Are you the 'Patsey' in '12 Years a Slave'? - Evewoman

Are you the 'Patsey' in '12 Years a Slave'?

PatseyHattie McDaniel was the first black person and woman to win an Academy Award. At the Oscars, usually about 90 per cent of the voters are white and 64 per cent are male. I feel so proud to see the world celebrate the success that has earned Lupita Nyong’o her place in history in all realms. And just like President Uhuru Kenyatta put it, indeed, “You are the pride of Africa.”

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Her role in 12 years a slave was undeniably emotional and provoked anger in many who have studied black history or the colonisation path in Africa and all countries where black slavery existed. Lupita’s acceptance speech was most moving, “It doesn’t escape me that for one moment that so much joy in my life is thanks to so much pain someone else’s.”

 “When I look down at this golden statue, may it remind me and every little child that no matter where you’re from, your dreams are valid.”

These words gave me goose bumps and left me thinking, too.

Patsey the character Lupita played in her award-winning role exists today but in a different setting.

Today’s Patsey still has no voice despite her surrounding because she won’t talk back to her husband or fight for what is rightfully her place in society. Her abilities are locked up around cultural beliefs that she cannot rise above the man in her capabilities.

She sits back and allows the “Edwin Epps” of this world (Patsey’s master in the movie) crush her smart brain against the wall, whip her intelligence into nothingness and her future is left in limbo. Tell you what! If you’re stuck in this Patsey position, arise and claim your place. 

We all have one shot at life and unlike the extreme conditions Patsey had to go through, you could make a difference in life.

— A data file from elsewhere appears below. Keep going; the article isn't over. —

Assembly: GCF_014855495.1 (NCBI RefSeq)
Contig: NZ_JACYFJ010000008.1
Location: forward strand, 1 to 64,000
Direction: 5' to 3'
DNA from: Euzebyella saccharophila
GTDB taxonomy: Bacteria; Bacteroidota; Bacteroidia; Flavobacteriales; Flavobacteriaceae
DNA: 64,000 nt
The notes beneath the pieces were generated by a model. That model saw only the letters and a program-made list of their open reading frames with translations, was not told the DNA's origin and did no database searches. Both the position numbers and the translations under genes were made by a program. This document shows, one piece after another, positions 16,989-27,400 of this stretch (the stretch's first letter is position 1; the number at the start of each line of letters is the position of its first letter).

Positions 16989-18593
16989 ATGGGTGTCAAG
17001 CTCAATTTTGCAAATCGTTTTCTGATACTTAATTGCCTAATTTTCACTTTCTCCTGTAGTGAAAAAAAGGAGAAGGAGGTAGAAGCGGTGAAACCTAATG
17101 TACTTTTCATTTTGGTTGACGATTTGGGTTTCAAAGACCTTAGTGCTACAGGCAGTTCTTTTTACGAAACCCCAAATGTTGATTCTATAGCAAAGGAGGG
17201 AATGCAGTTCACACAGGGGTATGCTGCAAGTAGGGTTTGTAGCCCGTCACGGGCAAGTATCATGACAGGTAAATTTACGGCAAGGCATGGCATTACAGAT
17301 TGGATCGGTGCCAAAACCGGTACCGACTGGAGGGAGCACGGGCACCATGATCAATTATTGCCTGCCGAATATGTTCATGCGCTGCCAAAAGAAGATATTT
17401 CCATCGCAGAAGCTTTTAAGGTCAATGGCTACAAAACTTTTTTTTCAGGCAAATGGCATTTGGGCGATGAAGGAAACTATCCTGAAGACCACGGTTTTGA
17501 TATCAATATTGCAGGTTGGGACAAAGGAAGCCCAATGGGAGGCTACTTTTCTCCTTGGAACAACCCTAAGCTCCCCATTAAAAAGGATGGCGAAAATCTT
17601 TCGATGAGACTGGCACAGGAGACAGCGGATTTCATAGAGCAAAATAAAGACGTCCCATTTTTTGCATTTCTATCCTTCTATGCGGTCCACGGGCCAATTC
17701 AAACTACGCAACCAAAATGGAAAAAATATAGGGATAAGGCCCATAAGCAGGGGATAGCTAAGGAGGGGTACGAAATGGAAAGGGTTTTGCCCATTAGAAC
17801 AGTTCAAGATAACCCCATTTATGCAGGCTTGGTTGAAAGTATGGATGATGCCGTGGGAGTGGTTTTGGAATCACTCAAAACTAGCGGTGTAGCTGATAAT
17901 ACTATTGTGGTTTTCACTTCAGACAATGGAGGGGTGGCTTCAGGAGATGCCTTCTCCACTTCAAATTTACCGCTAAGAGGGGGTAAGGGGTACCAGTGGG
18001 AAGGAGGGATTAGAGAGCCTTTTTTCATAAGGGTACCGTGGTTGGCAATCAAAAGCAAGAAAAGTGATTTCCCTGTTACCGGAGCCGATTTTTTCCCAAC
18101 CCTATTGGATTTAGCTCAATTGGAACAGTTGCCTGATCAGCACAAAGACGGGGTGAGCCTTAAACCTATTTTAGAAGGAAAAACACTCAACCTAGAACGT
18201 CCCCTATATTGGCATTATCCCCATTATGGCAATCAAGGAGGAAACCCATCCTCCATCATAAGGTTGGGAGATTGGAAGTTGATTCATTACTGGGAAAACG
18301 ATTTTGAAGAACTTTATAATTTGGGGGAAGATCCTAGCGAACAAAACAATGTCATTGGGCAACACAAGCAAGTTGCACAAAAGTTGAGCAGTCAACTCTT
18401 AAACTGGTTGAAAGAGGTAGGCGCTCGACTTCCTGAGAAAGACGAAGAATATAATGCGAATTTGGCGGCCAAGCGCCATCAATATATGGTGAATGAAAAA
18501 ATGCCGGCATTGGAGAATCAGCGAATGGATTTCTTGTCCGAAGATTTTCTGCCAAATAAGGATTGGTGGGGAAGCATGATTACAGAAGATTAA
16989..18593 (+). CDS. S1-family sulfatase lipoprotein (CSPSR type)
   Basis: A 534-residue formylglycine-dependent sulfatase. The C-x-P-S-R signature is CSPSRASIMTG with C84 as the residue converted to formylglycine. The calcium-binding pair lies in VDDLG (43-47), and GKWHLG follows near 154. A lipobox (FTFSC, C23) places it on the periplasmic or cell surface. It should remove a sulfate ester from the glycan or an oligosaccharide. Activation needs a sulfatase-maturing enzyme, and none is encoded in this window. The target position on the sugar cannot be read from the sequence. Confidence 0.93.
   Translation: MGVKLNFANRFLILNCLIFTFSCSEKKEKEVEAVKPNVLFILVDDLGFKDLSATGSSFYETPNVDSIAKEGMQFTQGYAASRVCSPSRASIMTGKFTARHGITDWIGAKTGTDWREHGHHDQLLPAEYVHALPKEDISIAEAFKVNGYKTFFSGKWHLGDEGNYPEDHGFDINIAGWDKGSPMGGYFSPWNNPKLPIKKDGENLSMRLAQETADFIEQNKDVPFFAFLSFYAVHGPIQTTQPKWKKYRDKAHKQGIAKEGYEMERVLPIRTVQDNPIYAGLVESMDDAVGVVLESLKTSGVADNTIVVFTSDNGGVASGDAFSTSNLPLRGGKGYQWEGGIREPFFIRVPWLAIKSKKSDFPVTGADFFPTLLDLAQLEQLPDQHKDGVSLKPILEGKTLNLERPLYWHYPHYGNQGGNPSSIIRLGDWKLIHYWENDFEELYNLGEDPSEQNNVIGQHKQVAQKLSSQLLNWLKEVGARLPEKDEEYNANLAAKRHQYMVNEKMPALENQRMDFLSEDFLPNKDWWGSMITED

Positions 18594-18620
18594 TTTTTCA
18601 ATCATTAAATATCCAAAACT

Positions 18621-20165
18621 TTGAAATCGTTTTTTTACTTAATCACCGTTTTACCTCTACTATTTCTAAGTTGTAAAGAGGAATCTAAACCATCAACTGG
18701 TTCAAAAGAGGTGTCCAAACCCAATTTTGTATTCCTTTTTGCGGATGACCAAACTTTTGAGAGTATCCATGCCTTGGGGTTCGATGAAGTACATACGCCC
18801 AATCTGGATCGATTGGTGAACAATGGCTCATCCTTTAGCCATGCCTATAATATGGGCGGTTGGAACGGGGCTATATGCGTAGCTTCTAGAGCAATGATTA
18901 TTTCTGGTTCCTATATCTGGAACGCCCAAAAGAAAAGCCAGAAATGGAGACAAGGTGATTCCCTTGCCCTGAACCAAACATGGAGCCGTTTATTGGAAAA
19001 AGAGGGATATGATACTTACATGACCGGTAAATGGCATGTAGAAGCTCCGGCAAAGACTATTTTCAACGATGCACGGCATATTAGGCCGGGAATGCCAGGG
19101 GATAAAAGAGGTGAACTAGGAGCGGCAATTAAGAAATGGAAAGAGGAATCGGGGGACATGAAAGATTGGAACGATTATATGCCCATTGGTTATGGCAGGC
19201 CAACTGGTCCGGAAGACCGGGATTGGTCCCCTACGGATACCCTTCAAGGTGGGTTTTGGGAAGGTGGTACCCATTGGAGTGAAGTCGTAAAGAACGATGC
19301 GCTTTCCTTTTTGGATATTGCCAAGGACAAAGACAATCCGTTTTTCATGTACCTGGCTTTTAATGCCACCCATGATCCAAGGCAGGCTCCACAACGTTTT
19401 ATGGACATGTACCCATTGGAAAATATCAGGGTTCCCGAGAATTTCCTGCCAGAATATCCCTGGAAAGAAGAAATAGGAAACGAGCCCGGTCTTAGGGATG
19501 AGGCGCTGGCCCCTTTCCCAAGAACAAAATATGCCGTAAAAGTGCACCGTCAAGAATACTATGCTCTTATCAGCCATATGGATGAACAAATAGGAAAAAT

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Patsey, despite her slavery, was the envy of mistress Epps (wife to Patsey’s master), meaning there was something Patsey had that she would never have.

Some women tend to pay attention to things that matter less and those that really matter are left hanging. They shy away from top managerial positions because they think it is a man’s job, take on light tasks because they assume there is not much effort required to their execution. But factual information has proven that behind most successful men, there are women.

So why are women afraid to drive their own destiny? Refuse to be turned into a slave of a licentious master and become the woman you rightfully are meant to be.

Kudos to a youthful Kenyan and passionate African woman Lupita, now celebrated across the globe, for bringing out the pain enslaved women faced during black slavery days. Because of her, some women can decide if they want to be Patsey for life or do something.

Sadly though, there are ‘Patseys’ today with no way out and still asking, “What will become of me?”

Twitter: @JoyDoreenBiira

[email protected]

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The views and opinions expressed here are those of the author and do not necessarily reflect the official policy or position of

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